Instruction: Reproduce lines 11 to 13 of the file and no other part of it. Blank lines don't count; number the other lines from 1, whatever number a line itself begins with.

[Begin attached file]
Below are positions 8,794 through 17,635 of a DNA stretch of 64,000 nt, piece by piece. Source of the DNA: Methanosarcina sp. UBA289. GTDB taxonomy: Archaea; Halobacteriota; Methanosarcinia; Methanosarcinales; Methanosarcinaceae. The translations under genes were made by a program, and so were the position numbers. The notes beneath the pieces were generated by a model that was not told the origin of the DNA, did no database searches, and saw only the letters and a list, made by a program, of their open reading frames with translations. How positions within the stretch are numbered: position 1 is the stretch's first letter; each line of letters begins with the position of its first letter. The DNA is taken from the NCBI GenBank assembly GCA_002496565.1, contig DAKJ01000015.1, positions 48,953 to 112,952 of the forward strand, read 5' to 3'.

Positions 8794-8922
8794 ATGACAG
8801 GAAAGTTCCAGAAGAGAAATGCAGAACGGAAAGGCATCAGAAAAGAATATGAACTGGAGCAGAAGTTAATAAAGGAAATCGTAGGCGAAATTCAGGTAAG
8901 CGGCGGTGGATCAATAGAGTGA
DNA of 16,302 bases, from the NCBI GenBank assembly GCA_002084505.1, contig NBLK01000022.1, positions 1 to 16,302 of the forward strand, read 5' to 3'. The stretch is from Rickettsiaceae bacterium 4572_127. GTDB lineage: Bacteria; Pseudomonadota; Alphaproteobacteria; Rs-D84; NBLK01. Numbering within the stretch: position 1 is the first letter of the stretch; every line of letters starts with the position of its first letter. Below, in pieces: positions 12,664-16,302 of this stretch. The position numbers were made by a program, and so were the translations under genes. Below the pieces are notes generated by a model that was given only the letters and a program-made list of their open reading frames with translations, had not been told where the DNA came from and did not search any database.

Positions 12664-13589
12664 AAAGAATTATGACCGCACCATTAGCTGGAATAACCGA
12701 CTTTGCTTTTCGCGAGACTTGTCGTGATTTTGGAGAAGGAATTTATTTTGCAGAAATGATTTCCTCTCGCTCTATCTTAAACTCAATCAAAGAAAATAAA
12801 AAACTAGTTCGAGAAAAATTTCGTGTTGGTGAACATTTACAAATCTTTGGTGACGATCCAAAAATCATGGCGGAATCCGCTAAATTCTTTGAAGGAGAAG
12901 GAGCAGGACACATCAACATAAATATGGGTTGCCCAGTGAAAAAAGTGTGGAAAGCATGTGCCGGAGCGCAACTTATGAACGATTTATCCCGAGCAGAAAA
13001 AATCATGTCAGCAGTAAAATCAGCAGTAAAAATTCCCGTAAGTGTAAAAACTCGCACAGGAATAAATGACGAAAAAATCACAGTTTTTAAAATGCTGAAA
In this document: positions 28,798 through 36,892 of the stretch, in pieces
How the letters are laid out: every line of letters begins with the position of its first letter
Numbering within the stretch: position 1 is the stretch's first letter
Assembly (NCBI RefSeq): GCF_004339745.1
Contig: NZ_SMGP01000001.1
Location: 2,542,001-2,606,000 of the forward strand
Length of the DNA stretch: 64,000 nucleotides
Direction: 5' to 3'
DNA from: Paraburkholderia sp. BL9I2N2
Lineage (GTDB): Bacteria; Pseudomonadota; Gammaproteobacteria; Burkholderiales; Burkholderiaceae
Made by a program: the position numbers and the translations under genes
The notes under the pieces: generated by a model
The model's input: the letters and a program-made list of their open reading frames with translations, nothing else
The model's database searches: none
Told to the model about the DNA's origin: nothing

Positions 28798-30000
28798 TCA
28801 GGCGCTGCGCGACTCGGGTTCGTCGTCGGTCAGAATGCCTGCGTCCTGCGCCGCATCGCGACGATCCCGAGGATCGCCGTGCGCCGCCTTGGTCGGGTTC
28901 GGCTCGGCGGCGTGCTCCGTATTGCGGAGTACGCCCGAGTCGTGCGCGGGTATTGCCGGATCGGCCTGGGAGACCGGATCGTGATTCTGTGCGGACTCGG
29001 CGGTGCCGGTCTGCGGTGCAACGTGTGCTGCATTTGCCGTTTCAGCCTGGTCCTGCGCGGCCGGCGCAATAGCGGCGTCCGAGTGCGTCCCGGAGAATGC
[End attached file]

12901 GAGCAGGACACATCAACATAAATATGGGTTGCCCAGTGAAAAAAGTGTGGAAAGCATGTGCCGGAGCGCAACTTATGAACGATTTATCCCGAGCAGAAAA
13001 AATCATGTCAGCAGTAAAATCAGCAGTAAAAATTCCCGTAAGTGTAAAAACTCGCACAGGAATAAATGACGAAAAAATCACAGTTTTTAAAATGCTGAAA
In this document: positions 28,798 through 36,892 of the stretch, in pieces